Date of Award


Degree Type


Degree Name

Bachelor of Nursing Honours


Faculty of Health and Human Sciences

First Advisor

Dr Particia Percival

Second Advisor

Dr Rob Condon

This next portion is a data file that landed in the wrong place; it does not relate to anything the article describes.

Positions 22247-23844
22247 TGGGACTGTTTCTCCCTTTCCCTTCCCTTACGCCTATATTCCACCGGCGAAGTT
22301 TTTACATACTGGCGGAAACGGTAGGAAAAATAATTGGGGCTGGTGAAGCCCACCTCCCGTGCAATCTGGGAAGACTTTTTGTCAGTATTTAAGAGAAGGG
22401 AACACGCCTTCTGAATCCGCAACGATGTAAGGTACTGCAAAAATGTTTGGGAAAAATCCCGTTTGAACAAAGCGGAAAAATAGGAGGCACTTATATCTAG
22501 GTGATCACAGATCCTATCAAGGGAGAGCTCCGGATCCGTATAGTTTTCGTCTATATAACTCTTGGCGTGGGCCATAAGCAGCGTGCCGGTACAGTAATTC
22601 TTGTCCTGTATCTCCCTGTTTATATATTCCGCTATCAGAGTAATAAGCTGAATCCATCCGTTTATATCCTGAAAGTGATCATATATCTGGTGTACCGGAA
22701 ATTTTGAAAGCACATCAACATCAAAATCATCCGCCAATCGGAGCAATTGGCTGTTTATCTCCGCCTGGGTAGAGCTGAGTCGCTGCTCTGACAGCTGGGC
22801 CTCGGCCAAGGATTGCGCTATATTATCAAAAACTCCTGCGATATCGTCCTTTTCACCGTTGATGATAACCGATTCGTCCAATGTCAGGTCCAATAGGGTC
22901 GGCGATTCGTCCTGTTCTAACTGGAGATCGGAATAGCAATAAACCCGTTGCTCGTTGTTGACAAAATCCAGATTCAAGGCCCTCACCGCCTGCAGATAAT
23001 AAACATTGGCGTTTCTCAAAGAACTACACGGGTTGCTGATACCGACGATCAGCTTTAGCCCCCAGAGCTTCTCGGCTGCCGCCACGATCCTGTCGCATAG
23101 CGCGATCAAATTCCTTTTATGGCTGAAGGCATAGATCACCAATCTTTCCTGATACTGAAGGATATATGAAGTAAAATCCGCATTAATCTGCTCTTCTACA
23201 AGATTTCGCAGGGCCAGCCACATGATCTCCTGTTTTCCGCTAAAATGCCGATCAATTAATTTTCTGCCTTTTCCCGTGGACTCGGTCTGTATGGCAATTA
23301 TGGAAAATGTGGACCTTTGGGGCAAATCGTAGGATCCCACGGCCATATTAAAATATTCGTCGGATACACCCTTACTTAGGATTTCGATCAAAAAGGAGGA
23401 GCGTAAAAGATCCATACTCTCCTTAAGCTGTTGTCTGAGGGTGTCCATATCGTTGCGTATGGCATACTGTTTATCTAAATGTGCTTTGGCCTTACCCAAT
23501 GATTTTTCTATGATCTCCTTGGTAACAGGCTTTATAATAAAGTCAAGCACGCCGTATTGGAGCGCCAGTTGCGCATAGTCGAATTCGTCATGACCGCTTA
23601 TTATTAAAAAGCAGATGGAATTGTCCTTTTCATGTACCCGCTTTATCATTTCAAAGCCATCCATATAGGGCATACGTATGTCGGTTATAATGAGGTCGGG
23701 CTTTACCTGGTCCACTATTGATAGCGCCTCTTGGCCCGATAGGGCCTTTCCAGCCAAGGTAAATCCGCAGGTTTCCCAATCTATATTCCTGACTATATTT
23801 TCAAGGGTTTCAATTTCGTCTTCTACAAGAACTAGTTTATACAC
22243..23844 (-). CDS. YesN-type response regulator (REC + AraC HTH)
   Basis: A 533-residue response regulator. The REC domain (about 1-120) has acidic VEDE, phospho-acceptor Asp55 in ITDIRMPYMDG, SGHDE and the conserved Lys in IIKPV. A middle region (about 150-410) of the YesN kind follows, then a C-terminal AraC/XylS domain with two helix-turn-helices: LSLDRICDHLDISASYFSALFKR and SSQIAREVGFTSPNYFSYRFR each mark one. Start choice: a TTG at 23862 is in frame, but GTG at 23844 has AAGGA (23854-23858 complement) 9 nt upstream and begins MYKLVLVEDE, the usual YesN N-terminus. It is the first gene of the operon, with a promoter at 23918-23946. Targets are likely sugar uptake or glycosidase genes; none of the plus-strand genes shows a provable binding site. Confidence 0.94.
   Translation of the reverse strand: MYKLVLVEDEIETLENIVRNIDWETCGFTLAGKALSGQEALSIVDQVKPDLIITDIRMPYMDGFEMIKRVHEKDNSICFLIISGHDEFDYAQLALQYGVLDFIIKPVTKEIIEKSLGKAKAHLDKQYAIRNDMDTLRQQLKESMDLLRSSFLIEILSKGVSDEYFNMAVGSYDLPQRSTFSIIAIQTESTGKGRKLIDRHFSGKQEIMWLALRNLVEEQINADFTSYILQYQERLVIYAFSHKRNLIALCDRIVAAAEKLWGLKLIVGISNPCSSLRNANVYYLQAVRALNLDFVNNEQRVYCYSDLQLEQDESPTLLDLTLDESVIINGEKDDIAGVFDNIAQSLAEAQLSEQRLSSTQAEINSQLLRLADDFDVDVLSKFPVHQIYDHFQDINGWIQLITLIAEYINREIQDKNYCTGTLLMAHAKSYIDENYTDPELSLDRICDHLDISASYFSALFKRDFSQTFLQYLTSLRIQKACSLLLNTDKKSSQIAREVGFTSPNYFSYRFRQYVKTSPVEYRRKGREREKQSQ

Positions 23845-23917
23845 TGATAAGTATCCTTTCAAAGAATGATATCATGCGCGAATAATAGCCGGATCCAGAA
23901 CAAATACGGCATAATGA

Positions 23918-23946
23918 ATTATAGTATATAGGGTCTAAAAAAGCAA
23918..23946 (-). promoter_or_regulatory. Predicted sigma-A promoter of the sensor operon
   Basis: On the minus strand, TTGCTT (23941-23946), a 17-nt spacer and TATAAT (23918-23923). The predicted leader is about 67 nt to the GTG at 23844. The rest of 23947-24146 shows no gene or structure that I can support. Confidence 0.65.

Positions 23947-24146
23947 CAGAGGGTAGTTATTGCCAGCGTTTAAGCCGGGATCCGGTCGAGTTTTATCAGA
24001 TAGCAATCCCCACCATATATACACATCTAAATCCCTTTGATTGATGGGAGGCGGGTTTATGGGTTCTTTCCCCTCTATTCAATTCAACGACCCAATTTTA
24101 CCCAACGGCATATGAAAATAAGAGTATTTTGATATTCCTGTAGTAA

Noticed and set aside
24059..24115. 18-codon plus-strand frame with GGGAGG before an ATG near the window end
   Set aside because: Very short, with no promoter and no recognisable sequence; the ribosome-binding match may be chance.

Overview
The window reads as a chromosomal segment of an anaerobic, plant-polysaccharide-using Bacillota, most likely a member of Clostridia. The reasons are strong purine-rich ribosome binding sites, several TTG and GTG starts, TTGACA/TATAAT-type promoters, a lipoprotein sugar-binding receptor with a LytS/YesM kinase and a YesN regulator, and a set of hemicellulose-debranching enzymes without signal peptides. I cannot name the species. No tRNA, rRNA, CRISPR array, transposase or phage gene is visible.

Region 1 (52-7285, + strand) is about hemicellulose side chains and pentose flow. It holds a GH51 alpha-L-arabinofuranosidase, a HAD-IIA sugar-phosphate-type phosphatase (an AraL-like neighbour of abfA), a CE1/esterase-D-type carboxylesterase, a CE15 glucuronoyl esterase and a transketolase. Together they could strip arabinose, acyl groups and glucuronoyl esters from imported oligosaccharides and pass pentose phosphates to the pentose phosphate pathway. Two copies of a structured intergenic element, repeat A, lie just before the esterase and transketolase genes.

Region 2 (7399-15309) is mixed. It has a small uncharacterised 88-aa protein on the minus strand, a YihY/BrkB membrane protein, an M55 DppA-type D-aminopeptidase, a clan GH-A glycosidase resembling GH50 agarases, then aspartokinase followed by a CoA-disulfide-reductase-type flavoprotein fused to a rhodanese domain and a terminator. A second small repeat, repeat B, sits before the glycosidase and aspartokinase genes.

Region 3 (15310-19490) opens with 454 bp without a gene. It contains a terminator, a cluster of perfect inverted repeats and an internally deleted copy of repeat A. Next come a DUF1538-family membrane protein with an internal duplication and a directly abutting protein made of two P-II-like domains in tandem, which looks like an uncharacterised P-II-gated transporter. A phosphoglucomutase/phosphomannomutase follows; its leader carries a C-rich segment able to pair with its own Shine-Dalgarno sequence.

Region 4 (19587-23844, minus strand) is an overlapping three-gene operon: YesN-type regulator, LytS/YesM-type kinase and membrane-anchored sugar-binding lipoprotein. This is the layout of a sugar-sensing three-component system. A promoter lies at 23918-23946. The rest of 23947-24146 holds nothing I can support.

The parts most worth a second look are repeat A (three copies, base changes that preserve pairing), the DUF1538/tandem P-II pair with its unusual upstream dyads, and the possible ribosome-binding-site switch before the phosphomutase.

In two separate complementary exploratory descriptive studies the cover and timing of vaccine administration to children in the 0-18 month age group in the remote Kimberley Region of Western Australia were quantified, and reasons for delay in vaccine administration were investigated. The adapted PRECEDE model was used to guide the research and to integrate and interpret the findings. Study One: Three separate computer immunisation databases were combined to provide the first validated age-appropriate infant immunisation data in Western Australia. For the first time in WA, the timing of administration of vaccines was investigated, and for the first time in Australia, the timing of vaccine administration to children in different racial groups was investigated. During the first six months of life the overall cover and timing of vaccine administration for the total population appeared to be satisfactory. However, at 12 and 18 months of age, the overall cover decreased and delay increased. The overall vaccine cover for Aboriginal children was significantly lower than that of all other racial groups; and a higher percentage of Aboriginal children experienced delay in administration of all vaccines, at all ages. Study Two: Using a questionnaire to gather data, reasons for delay in vaccine administration were sought from the Kimberley community nurses. The respondents suggested two major reasons for delay: the poor general health of the children and the mobility of the Aboriginal population. The findings indicated that, although limited on-going immunisation education was reported, the community nurses were knowledgeable of childhood immunisation, and administered vaccines to "at-risk" Aboriginal children appropriately. The findings of both studies suggest that, in some areas of the Kimberley Region, the numbers of community nurses were not adequate to cope with a highly mobile client population with multiple health problems. There is an urgent need for: investigation of staffing levels in community health in the Kimberley; the increased involvement of other health agencies in childhood immunisation; as well as culturally-appropriate Research to provide data from Aboriginal health-workers and Aboriginal parents and care-givers on immunisation delay in children in the 0-18 month age group.